--Montana allowed 48.5 points in its previous two games, victories at Idaho State and Northern Arizona. But the Grizzlies allowed 49 points in the first half to Weber State in an 80-64 loss on Jan. 14. "They were making shots when we broke down, that's all it was," Montana junior point guard Will Cherry said. "We broke down and they made us pay for every breakdown we had. They're good shooters and they were knocking them down. They were the aggressors at the start of the game."
--Cherry had one steal to tie Weber State's Eddie Gill (1998-2000) for 12th place on the league's career list with 178.
--Grizzlies junior center Mathias Ward snared a career-high 12 rebounds, but Weber State won the overall rebounding battle 34-32.
--Jamie Stewart, a 6-foot-4 junior guard from Detroit, Mich., "is no longer a member of the team," according to Montana State coach Brad Huse. Stewart, academically ineligible for this semester, played in 12 games this season, with seven starts, and averaged 9.1 points, 3.1 rebounds, 2.1 assists and one steal. He played nine minutes in the Big Sky Conference opener against Eastern Washington Dec. 28 in Bozeman (an 82-66 MSU loss), Stewart's lowest amount of court time all season. The junior has not played in a game or been a part of practice since. He scored a career-high 21 points in a 77-70 road win at San Jose State during MSU's non-conference schedule
Stewart left open the possibility of returning to Montana State next season with his comments to the Bozeman Daily Chronicle. "I made some poor decisions, I made some poor choices over the year and I'm reaping the consequences right now," Stewart told the newspaper. "I wish my team success in the future. They're my brothers and I wish them well. I look forward to spring practice."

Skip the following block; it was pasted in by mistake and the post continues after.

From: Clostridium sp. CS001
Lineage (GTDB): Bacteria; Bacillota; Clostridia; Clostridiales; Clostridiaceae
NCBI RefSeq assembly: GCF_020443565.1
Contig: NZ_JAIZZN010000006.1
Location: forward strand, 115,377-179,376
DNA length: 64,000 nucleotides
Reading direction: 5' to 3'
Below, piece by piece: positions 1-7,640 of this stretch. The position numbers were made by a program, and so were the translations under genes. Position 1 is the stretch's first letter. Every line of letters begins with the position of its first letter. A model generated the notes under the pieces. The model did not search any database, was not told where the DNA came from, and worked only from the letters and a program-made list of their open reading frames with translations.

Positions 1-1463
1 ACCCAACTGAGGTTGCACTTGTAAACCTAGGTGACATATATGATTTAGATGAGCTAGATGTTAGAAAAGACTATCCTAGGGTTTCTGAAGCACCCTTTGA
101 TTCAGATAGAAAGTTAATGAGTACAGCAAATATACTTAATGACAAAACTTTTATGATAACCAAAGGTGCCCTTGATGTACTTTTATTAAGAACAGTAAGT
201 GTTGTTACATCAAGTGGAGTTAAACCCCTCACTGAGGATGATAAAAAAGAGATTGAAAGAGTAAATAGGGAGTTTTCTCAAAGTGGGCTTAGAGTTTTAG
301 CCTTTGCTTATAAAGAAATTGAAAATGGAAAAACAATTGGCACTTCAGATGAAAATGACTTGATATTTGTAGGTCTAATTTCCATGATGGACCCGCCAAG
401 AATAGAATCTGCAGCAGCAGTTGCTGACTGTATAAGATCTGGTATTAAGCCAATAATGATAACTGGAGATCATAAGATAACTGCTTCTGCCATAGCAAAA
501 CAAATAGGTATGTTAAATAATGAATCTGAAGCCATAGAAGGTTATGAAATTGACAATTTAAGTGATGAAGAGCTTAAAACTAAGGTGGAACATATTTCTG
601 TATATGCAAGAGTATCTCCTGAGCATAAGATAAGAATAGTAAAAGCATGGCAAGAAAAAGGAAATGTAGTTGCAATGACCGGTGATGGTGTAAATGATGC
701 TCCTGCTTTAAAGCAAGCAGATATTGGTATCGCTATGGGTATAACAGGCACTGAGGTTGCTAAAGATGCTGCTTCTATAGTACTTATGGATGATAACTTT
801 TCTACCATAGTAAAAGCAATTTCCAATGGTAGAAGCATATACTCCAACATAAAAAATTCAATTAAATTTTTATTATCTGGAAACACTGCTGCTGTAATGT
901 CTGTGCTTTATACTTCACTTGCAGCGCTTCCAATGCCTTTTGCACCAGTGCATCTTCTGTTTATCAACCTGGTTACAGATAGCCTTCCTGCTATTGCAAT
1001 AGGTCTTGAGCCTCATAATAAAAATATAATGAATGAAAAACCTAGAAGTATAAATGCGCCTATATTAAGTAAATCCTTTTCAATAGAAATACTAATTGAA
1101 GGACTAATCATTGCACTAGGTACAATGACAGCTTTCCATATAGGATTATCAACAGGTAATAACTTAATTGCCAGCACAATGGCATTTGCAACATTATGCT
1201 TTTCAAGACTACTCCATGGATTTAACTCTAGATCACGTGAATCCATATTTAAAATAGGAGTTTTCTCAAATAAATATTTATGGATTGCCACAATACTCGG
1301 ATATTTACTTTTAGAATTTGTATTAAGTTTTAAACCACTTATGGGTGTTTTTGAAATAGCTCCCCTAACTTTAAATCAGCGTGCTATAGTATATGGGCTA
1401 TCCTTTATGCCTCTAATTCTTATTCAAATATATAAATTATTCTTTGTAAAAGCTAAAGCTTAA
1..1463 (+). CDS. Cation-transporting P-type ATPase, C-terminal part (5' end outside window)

--Montana State's 72-70 win at Northern Arizona on Jan. 14 was its first win in Flagstaff since 2002.
--Montana State averaged 12.1 turnovers through its first 10 games, 32nd in Division I, but averaged 19.2 in the last six through Jan. 14. Montana State committed at least 14 turnovers in five of its last six games entering the week, and was averaging 18 turnovers per Big Sky contest this season.
--Junior forward Xavier Blount broke out of a funk with 21 points against Northern Arizona. He scored 24 points in an 86-73 win at Portland State but in the other five immediate games (two since, three before) he tallied only 25 points combined before playing the Lumberjacks.
--Northern Arizona freshman guard James Douglas, a candidate for Big Sky freshman of the year, continues to lead the Lumberjacks in scoring heading into this week with 12.8 points per game. NAU interim coach Dave Brown tried to shake things up in the midst of a four-game losing streak before the Jan. 14 game at home against Montana State. He did not start Douglas, who played only 27 minutes but led the Lumberjacks with 13 points.
--Northern Arizona, which won its first two games under interim head coach Brown (including a 69-68 win at Arizona State), lost six of its last seven games through Jan. 14, including a string of five straight. NAU previously lost five in a row in 2001-02 and had not lost five in a row in league play since 1995-96.